And the NDP Convention is a wrap! After hours of debates, votes and speeches, NDP delegates will leave Montreal excited at the Party’s prospect of forming the first ever Federal NDP government under the leadership of Tom Mulcair!
The time had come for me to enjoy my last lunch as provided by Capital catering.
I’d like to point out that, despite the huge attendance – this was the biggest NDP policy convention ever – the lines always moved quickly and I never had to wait very long to get to my food. There could have been more space for folks to sit down near them, however.
Capital catering’s last daily special was first, a cream of mushroom – which wasn’t terrible, except for the rubbery mushrooms and other lumps.
As a main, a BBQ-style beef stew – which had nothing to do with BBQ – big beef cubes, fairly tender, in a rich sauce. On the side, Mixed Californian Vegetables, which had seen better days, and Barley Pilaf with Diced Vegetables.
I enjoy barley, but usually in soup. Here, I was pleasantly surprised – but then again, I like barley.
Back in January, Claira Calderone, Accounts & Promotions Manager for Kinki and Mambo restaurants, invited The Waffle to come out and sample some of the new items being offered to customers in 2012. I’ve been to Kinki a few times, but I’ve always walked by Mambo, noting the loud latino music that could be heard from the street, with people dancing towards the back of the place. Not my scene, I thought.
Nevertheless, I was quite happy to accept the invitation, and a few weeks later, Mrs. Waffle and I were able to go and we met up with Claira at Mambo.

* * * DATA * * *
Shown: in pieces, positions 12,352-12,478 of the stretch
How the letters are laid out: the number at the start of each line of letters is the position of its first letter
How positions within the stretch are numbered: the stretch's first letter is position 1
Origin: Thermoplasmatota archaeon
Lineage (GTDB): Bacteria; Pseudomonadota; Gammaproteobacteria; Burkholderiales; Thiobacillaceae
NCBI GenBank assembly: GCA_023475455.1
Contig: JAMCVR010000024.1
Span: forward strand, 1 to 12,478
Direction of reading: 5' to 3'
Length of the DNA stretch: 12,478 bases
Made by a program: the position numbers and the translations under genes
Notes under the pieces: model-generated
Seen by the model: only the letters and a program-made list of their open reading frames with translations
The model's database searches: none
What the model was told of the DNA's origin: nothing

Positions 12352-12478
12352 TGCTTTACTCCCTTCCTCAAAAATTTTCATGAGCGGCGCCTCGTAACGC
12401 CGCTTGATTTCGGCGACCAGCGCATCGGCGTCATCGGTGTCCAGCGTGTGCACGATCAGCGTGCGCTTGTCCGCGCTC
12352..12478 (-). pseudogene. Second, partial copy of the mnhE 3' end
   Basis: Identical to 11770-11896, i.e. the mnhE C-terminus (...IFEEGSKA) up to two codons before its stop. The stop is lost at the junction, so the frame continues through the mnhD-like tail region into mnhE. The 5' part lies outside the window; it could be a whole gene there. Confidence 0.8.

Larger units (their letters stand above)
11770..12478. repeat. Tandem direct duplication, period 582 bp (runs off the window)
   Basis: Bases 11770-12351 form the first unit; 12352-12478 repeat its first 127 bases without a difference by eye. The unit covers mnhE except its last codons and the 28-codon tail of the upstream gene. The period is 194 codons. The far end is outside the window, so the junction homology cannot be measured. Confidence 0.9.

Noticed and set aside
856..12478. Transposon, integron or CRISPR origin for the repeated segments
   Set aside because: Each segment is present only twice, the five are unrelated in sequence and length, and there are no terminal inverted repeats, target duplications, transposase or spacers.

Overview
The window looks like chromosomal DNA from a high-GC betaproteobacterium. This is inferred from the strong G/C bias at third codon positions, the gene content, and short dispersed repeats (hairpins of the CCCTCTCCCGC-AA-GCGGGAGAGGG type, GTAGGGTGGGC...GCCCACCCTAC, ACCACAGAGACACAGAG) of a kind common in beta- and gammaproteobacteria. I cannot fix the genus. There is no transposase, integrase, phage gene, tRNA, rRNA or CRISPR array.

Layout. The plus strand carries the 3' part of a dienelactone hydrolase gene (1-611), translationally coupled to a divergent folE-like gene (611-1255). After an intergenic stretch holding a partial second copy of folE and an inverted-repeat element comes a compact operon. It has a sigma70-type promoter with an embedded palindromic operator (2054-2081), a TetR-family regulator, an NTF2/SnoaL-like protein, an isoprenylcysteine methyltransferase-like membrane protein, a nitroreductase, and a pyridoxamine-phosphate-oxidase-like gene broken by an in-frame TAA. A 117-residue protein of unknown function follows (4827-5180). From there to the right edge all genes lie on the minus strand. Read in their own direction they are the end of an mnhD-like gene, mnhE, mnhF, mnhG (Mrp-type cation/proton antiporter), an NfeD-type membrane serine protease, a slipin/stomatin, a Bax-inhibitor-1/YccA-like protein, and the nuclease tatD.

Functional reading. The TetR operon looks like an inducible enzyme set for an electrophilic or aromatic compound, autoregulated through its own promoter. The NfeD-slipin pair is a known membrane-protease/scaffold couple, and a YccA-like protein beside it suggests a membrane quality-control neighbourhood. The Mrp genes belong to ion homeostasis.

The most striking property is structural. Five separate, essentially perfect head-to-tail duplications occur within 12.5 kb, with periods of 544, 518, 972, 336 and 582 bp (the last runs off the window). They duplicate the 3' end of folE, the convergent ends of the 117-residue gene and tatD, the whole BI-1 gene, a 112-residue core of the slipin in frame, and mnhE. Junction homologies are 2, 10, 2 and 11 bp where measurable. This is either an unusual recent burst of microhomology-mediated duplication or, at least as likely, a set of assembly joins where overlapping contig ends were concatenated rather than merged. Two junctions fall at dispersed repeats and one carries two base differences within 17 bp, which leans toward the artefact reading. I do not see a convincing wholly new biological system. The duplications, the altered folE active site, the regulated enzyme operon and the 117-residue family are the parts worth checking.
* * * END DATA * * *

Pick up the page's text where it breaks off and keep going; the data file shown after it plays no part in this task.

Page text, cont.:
Mambo opened in the Spring of 2007, taking the spot occupied in the By Ward market by Meditheo. A little brother to Kinki, which is also owned by Marisol Somes and Zadek Ramowski, Mambo is quite different, yet has some similarities.
For instance, both restaurants are meant to be sexy. Mambo’s decor is an interesting combination of exposed brick walls and bold, vibrant, warm colors. The lighting can create either a warm and intimate atmosphere or a callende party place. At the very back of the restaurant is a very colourful, inviting bar.
There is private room on the lower level, perfect for bigger events. Mambo also has a rooftop patio which is a rarity in Ottawa and is likely worth checking out, if only to have a new perspective on the Market fauna. Even though it offers a full lunch, dinner and brunch menu, the most popular items on the menu are the tapas. You can enjoy them with a glass of Sangria, Mojito or Margarita and during Happy Hour, you get double portion Tapas for a reduced price.
But we were here for dinner. Chef Pablo Robaina joined us at our table and sat down to talk about his food, his inspiration and the path that lead him to Mambo. Quite at ease, he generously shared his story with us and we had a great conversation as he discussed his vision of Latin Food – which is not your ordinary beans and rice Tex-Mex! Born in Venezuela, Robaina got his passion for food from his grandmother, who raised him. He was clasically trained at Le Cordon Bleu in Mexico before moving to Ottawa, where he notably worked at Amate, the now defunct little Mexican restaurant in Westboro.
A bowl of freshly made popcorn was brought to our table for us to munch on while chatting with our hosts. Seasoned with a spicy-lime salt, it is a fun snack, and different than the usual bread-filling basket most restaurants bring first. Mrs. Waffle couldn’t stop herself from indulging.